Japan is one of the most densely populated countries on earth. Not surprisingly, that creates?
GV PAN Tokyo.
LV PAN From freeway to cemetery.
LV & LU Tombstones crammed close together and covered in weeds (4 shots).
SV PAN Down from high-rise building to small cemetery alongside.
TRAVEL SHOT Main street.
SV PAN & CU Interior of private apartment with ashes of relative in urn (2 shots).
SV PAN from street to private grave mansion.
LV INT. Chapel in grave mansion.
SV & CU man prays at locker with ashes (2 shots).
TRAVEL SHOT private lockers lining hall.
GV High-rise apartment building.
SV PAN Interior of public grave mansion with flowers.
SCU Family pray at locker.
LV PAN DOWN People at lottery.
CU Lottery wheel.
SV Caller picks lucky number.
LV PAN Audience.
CU Audience looks anxious (3 shots).
CU PAN LV Numbers called and audience watch (3 shots).
SV & GV Winners carry ashes to cemetery (3 shots).
CU & SV Relatives watch as men put ashes in grave (3 shots).
Initials MV/1745 -/1830
Script is copyright Reuters Limited. All rights reserved
Background: Japan is one of the most densely populated countries on earth. Not surprisingly, that creates an accommodation problem ... for the dead as well as the living.
830,000 people die each year in Japan, and in many cases there is nowhere to bury them. In Tokyo, for instance, no new cemetery has been built for years. Land costs are prohibitive. Available space is rapidly being converted into high-rise accommodation for the living. These new buildings are crowding the old cemeteries out of sight, and grave space has become a rare and valuable commodity.
In many cases, families keep the ashes of dead relatives tucked away in urns on shelves, for years...waiting for the day when they will be permitted to bury them.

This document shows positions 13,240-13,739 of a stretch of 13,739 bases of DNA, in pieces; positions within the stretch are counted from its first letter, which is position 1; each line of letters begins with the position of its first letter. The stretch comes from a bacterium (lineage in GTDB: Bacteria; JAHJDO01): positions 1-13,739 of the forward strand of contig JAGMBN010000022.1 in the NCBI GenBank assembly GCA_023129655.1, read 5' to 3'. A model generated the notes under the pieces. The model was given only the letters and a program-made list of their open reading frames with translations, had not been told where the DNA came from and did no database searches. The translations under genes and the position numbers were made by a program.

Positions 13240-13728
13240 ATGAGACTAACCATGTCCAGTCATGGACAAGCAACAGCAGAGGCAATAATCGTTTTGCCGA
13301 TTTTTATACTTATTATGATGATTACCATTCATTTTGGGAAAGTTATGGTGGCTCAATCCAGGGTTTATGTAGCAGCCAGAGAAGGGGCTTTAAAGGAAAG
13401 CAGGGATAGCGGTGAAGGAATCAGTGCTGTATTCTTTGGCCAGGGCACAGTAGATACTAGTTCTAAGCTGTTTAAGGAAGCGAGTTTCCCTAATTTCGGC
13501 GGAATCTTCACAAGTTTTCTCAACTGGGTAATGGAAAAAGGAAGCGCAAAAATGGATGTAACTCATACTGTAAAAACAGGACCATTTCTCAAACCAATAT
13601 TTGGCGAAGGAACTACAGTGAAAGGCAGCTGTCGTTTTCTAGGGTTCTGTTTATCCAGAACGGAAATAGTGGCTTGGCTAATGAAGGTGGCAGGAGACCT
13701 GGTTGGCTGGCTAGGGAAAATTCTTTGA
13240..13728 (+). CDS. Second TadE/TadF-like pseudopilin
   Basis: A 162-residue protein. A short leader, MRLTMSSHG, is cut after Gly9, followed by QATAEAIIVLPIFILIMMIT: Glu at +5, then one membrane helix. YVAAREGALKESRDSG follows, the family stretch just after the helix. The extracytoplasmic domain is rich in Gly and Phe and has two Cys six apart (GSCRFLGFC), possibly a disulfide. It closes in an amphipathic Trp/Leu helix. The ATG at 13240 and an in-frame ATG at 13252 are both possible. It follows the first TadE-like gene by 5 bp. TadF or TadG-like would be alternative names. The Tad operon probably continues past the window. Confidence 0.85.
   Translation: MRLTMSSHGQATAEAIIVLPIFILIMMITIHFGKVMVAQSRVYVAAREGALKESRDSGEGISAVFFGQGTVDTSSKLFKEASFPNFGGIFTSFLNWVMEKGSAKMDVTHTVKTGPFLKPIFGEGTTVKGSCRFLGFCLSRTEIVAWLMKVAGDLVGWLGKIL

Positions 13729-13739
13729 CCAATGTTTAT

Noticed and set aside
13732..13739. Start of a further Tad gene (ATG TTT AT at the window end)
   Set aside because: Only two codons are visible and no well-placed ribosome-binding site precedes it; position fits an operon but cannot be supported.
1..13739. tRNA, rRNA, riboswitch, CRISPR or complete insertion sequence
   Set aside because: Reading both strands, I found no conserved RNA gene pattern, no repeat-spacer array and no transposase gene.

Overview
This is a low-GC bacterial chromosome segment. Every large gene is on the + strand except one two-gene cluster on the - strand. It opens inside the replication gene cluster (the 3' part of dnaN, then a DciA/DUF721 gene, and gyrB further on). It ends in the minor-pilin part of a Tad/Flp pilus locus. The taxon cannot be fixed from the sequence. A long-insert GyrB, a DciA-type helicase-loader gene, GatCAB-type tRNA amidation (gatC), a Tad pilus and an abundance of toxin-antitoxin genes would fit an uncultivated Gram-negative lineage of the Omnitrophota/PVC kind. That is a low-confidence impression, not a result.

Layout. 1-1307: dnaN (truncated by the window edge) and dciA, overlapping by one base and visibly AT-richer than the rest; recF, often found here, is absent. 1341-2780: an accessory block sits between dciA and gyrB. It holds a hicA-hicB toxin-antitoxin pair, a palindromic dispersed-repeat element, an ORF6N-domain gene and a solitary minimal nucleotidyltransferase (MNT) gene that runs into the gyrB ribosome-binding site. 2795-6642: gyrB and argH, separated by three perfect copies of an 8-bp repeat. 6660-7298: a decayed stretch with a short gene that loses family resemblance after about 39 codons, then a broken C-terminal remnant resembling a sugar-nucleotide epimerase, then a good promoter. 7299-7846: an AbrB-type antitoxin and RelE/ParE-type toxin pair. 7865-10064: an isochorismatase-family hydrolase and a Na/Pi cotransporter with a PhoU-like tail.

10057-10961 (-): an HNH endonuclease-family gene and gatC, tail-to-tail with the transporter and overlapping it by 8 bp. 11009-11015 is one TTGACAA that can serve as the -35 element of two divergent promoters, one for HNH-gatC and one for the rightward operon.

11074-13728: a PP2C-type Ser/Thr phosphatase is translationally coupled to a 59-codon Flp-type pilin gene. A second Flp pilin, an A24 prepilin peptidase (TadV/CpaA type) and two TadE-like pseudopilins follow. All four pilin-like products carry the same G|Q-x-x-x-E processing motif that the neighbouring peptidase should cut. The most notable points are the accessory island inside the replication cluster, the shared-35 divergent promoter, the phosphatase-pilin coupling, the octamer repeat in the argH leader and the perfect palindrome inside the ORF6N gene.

The Japanese have devised a system of allotting the vanishing grave sites. Ironically, it is the same system they use for assigning public housing -- a lottery.
Hundreds of families gather for the lotteries to see which family will have their lucky number drawn ... enabling them to bury their dead at last.
The lucky winners are still faced with an expensive fee for the grave and headstone, sometimes as much as one thousand U.S. Dollars ($500 sterling). To reduce the impact of the high cost, often several families join to use the same grave site for their urns, spreading the cost among them.
But many Japanese dislike the vagaries of the lottery. For them, there is an alternative...high-rise cemeteries to match the high-rise living. These unusual graveyards have sprung up around the city -- elegant modern buildings with corridors lined by lockers containing the ashes of the dead. Families come to pay their respects and place flowers on the lockers. Costs in the public highrise cemeteries may be as little as 100 U.S. Dollars every five years.
But not all the high rise cemeteries are so inexpensive. For those with more money to spend, luxurious funereal accommodation has been developed, complete with carpets, air conditioning, chapels and fully-lined lockers. Costs for placing ashes in these facilities can run upwards from 2,000 dollars (950 pounds sterling)...plus a small yearly maintenance charge.